Home > Manga Reviews, Reviews > Prophecy, Vol. 3

Prophecy, Vol. 3

Before we get to this Monday’s manga review, a quick programming note. Due to a combination of classes, homework and Anime Boston occurring this weekend I’ll be skipping the next two reviews. So, there will be no new review this Thursday, April 2nd, and there will be no new review a week from now on April 6th either.

Thank you, now onto this week’s manga Monday review!

Prophecy, Vol.3Prophecy, Vol. 3
By Tetsuya Tsutsui
Vertical Comics, 210 pp
Rating: Not Rated

As Erika Yoshino and the rest of the Anti Cyber Crimes Division close in on them, the four members of Paperboy gather as they attempt to assassinate Shitaragi, a member of the Japanese Diet. As their year long plan nears its climax, their motivations slowly become clear. Tetsuya Tsutsui guides his cyber crime thriller to a finale full of twists and turns in Prophecy, Vol. 3!

While I did miss the opening chapter of the series, Prophecy, Vol. 2 proved to be a compelling and engaging mystery involving a group known as Paperboy engaging in vigilante activities through the internet. Given the rise of online activist groups, “hacktivism” and anonymous communities, the premise was bound to strike a cord with the modern manga reading audience. While much of this continues, Tetsuya Tsutsui provides plenty of surprises as the story takes a rather unexpected turn in its final acts. Well, unexpected to me at least, perhaps the motivations and ultimate goals were more strongly hinted at in the first volume, but based upon volume two, it really felt like it came out of nowhere. The previous aspects of the social commentary fall away as the series takes a more personal approach to the story and the characters, shedding light on their actions and their reasoning. On one hand it rings true. The personal details revealed do, on a certain level, explain why they would take some of the actions they’ve taken. Given how we’ve been told how clever and resourceful the members of Paperboy are supposed to be, you’d think they’d have come up with a better plan than this.

A page from Prophecy, Vol. 3

A moment of levity!

Regardless of the head scratching climax, Prophecy, Vol. 3 is still a nice looking book. Tetsuya Tsutsui does a wonderful job with the artwork and there are some fantastic visual moments throughout the volume. The characters and the setting are appropriately contemporary and he does a nice job depicting the alleys and abandoned military bases that the story occupies. His use of body language with Nobita, a member of Paperboy, has been especially nice throughout the series. One glance at the character and it’s clear how uneasy, tense and awkward he feels. Likewise during a meeting with his friends, the guilt is spelled out so clearly upon his face that watching him attempt to evade questioning is almost painful.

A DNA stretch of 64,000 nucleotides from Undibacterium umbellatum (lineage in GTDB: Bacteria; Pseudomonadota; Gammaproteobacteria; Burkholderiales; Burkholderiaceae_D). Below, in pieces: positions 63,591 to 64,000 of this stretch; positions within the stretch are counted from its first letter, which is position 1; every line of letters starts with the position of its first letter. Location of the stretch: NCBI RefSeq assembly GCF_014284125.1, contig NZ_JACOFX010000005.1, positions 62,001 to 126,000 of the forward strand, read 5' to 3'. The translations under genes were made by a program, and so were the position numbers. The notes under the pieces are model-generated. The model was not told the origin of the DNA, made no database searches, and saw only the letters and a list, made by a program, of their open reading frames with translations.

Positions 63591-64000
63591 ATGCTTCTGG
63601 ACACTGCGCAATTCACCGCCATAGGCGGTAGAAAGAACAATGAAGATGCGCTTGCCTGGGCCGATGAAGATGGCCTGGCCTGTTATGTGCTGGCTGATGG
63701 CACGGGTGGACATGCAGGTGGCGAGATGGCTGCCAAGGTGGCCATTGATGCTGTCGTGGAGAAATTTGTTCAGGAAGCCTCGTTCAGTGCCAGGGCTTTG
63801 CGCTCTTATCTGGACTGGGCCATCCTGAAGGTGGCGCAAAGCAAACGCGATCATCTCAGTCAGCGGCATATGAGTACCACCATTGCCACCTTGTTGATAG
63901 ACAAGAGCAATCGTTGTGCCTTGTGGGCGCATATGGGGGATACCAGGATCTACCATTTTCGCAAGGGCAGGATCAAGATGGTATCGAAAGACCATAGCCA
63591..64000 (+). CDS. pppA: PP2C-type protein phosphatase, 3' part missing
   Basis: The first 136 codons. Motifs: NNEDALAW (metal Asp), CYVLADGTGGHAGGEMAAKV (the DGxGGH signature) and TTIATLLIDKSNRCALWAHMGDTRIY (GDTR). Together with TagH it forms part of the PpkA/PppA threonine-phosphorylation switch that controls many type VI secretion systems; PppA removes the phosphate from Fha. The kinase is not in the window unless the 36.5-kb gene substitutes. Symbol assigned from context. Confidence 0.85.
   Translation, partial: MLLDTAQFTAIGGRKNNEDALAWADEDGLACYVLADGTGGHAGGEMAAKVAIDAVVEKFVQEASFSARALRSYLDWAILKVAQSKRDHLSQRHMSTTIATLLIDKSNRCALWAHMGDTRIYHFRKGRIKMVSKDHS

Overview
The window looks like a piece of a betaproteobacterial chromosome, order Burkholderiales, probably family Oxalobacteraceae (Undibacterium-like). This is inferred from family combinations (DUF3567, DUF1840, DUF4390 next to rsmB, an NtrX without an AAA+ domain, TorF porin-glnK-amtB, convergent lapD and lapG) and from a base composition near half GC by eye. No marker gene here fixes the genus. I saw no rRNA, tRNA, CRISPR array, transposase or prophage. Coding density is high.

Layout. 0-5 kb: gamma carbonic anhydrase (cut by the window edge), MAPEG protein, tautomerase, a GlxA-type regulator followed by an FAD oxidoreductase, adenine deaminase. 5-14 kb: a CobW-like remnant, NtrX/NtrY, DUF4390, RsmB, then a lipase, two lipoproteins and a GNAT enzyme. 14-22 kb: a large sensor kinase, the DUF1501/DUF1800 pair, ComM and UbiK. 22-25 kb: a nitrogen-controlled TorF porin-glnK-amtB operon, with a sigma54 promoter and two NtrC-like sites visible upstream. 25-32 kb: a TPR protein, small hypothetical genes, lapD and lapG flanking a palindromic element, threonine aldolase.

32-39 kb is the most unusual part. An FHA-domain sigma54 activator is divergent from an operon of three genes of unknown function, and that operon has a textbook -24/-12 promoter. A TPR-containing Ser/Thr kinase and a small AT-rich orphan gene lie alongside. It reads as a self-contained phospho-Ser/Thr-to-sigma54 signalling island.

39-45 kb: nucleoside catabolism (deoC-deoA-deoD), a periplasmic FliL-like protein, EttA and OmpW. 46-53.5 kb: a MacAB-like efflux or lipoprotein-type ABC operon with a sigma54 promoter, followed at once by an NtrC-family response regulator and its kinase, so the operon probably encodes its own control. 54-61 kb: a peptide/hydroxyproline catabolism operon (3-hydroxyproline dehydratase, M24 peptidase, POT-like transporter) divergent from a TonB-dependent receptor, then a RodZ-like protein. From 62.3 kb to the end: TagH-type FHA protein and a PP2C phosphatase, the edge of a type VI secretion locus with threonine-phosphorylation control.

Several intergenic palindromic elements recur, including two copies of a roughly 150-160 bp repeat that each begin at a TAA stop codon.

While there are still some elements of social commentary spread through the final volume, Prophecy, Vol. 3 really feels like it’s shifting the focus from larger social issues to smaller and more personal ones. While it does still touch upon things like corruption and exploitation of workers, they often feel like more background trappings as the actual motivations are revealed and relationships are expanded upon. The ultimately resolution left me feeling a bit confused as Paperboy’s plan seems to be very poorly thought out in the end. Still, it was a short and enjoyable thriller which touched upon larger issues, which is a lovely change of pace from the fantasy that permeates America’s manga landscape. As a result, even though I was a little disappointed with the climax, Tetsuya Tsutsui’s Prophecy was an enjoyable breath of fresh of air!

Prophecy, Vol. 3 will be available on March 31st from Vertical Comics. Review copy provided by the publisher.

  1. No comments yet.
  1. March 31, 2015 at 4:56 pm

Leave a Reply

Fill in your details below or click an icon to log in:

WordPress.com Logo

You are commenting using your WordPress.com account. Log Out /  Change )

Google photo

You are commenting using your Google account. Log Out /  Change )

Twitter picture

You are commenting using your Twitter account. Log Out /  Change )

Facebook photo

You are commenting using your Facebook account. Log Out /  Change )

Connecting to %s

This site uses Akismet to reduce spam. Learn how your comment data is processed.

%d bloggers like this: